Here, we have examined the effect of quercetin in inducing apoptosis of tumor cells. Assessment of the in vitro anticancer activity of quercetin revealed that as the concentration of quercetin increased, the cell viability decreased, and the number of cells with normal morphology decreased. This suggests that quercetin distinctly suppressed HepG2 cell proliferation. Cell cycle and apoptosis can be observed directly by flow cytometry. The increase in apoptotic peaks indicated that quercetin inhibited cell proliferation through apoptosis in a concentration-dependent manner. The early apoptosis can be reflected by the depletion of mitochondrial membrane potential and is revealed by green fluorescence in the JC-1 experiment. The results further demonstrate that quercetin contributed to HepG2 apoptosis and had an impact on mitochondria.

ROS is related to tumors, nervous diseases, cardiovascular diseases, etc. (Climent et al., 2020; Kang et al., 2019; Tonnies and Trushina, 2017; Liu et al., 2021). It is involved in the process of apoptosis, DNA damage, and mitochondrial damage (Moloney and Cotter, 2018; Sreedhar et al., 2020; Srinivas et al., 2019). When HepG2 cells were treated with increasing concentration of quercetin, the production and fluorescence intensity of ROS increased, which collectively indicated that quercetin induced ROS generation. Excessive production of ROS can activate the anti-tumor signaling pathway, leading to oxidative stress-induced apoptosis. Western blotting showed that P-ATM, JNK, Bax, and STAT-3 were involved. The expression of P-ATM, JNK, and Bax was up-regulated, which suggested that they promote apoptosis through ROS generation downstream (Niu et al., 2021; Dandoti, 2021). The expression of STAT-3 was decreased, indicating the inhibition of its cell growth and survival promotion function.

Research into new biomaterial technologies such as drug-supported nanomaterials and nano-antioxidants is increasing. Quercetin-loaded nano-lipid structure showed protective and antioxidant activity against paraquat-induced cytotoxicity, and quercetin nanoparticles showed a protective effect against aflatoxin B1-induced hepatotoxicity (Ahmadian et al., 2020; Eftekhari et al., 2018). Therefore, quercetin can be combined with nanomaterials for the synergistic treatment of liver diseases.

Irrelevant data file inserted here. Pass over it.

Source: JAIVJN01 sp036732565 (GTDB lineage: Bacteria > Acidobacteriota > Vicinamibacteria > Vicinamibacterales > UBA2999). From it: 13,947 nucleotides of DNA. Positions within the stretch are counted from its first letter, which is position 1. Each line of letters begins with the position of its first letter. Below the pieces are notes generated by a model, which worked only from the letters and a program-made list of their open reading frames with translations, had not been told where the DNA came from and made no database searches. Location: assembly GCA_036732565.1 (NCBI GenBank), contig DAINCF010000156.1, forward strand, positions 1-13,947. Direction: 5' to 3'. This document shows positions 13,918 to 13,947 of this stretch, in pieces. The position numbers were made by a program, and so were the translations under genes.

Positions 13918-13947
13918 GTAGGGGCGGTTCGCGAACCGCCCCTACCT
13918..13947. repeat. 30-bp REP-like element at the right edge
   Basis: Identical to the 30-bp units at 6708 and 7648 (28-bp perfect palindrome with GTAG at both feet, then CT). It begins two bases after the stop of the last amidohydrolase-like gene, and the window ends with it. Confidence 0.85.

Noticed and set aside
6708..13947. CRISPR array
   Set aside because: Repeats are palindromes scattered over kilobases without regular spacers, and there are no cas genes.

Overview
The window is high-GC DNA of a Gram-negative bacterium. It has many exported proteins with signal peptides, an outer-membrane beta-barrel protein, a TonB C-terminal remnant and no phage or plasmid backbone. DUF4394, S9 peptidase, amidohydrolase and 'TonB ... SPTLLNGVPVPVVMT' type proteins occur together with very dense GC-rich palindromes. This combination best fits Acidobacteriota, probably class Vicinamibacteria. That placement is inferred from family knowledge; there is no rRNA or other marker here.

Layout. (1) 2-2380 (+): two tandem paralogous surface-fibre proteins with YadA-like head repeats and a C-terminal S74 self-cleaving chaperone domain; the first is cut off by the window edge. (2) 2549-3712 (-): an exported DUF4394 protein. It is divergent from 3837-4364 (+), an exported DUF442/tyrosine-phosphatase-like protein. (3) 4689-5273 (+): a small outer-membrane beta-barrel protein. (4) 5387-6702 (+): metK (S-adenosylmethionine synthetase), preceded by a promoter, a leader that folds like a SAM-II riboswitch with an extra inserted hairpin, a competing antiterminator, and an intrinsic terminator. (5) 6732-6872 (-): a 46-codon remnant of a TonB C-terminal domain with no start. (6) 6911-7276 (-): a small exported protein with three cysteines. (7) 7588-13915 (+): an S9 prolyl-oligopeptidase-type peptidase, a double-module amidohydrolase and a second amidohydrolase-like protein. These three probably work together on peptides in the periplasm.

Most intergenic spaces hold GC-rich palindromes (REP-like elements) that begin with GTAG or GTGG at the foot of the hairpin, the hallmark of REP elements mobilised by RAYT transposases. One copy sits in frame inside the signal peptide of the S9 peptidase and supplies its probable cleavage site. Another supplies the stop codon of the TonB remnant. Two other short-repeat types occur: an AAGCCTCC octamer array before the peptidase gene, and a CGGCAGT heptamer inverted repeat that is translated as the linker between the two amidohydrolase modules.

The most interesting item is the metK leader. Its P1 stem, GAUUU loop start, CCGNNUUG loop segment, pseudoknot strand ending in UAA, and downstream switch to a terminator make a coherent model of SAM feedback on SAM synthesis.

In summary, quercetin dramatically inhibited the dose-dependent proliferation of HepG2 cells. Additionally, the treatment enhanced the proportion of apoptotic cells, shown in the sub-G1 peak. The intracellular quercetin attacked mitochondria and caused repression of mitochondrial membrane potential, which triggered excess ROS production. The expression of the pro-apoptotic protein was activated through ROS downstream P-ATM, JNK, and Bax signaling pathways. Therefore, our study suggests that quercetin with anti-tumor properties may be a promising flavonol compound in the treatment of HCC.

Availability of Data and Material: All data generated or analyzed during this study are included in this published article and its supplementary information files.

Author Contribution: Draft manuscript preparation: WTL; Experiments carry out: DYC and JYS; Analysis of results: RLZ; Data collection RK; Study design: BZ, HD, and YHL. All authors reviewed the final version of the manuscript.

Ethics Approval: This project was approved by the Ethics Committee of Guangzhou Women and Children Medical Center (Approval No. 2017021803).

Funding Statement: This work was supported by the Guangdong Natural Science Foundation (2020A1515110648), the Open Fund of Guangdong Provincial Key Laboratory of Functional Supramolecular Coordination Materials and Applications (2020A03), the Technology Planning Project of Guangzhou (202102010202 and 202201020655), the Open Project of Guangdong Key Laboratory of Marine Materia Medica (LMM2020-7) and the Guangzhou Medical University Students’ Science and Technology Innovation Project (02-408-2203-2079, 2021AEK119, 2021AEK122, 2021AEK125 and 2021AEK128).

Conflicts of Interest: The authors declare that they have no conflicts of interest to report regarding the present study.


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Cite This Article

LIU, W., CHEN, D., SU, J., ZHENG, R., KONG, R. et al. (2023). Quercetin induced HepG2 cells apoptosis through ATM/JNK/STAT3 signaling pathways. BIOCELL, 47(1), 187–194.